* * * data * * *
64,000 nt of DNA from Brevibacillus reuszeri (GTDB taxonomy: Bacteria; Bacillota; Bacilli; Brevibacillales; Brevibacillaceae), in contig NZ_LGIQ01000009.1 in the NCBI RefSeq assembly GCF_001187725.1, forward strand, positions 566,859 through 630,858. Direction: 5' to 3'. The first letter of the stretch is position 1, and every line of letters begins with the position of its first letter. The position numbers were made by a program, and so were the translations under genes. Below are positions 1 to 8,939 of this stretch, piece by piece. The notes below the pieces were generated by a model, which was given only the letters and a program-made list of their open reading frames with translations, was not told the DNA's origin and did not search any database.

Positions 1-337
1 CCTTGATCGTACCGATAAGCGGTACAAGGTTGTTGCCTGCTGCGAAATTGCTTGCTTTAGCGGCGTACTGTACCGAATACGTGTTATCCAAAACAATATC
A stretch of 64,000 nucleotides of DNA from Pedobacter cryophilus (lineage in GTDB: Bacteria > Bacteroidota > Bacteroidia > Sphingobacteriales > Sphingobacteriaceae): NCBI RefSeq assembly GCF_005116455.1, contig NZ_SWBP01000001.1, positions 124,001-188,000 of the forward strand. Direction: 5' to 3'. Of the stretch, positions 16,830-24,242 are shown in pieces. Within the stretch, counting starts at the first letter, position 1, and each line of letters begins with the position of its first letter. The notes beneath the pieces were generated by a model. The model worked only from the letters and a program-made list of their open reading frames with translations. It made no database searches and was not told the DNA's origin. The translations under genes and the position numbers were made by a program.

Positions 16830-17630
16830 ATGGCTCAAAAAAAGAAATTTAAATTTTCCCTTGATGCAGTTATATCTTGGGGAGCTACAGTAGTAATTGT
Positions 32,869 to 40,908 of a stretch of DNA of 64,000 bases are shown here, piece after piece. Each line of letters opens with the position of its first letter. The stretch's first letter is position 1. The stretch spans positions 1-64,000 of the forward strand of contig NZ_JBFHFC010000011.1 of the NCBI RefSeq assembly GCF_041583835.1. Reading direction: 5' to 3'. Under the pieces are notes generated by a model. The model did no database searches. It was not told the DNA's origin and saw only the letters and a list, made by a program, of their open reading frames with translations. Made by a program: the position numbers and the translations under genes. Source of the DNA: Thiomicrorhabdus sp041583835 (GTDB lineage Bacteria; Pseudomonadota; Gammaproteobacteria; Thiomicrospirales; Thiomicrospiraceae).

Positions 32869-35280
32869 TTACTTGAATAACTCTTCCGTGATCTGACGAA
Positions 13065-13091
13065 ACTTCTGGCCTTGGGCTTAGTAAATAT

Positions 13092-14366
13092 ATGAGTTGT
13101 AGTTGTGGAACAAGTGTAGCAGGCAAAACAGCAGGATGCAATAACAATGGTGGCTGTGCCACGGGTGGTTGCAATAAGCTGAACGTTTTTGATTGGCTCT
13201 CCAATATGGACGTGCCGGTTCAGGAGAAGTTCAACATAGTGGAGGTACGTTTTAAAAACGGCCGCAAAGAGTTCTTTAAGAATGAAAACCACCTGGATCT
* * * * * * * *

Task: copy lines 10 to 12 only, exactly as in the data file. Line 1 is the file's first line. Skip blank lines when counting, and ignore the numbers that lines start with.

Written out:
Positions 13065-13091
13065 ACTTCTGGCCTTGGGCTTAGTAAATAT

Positions 13092-14366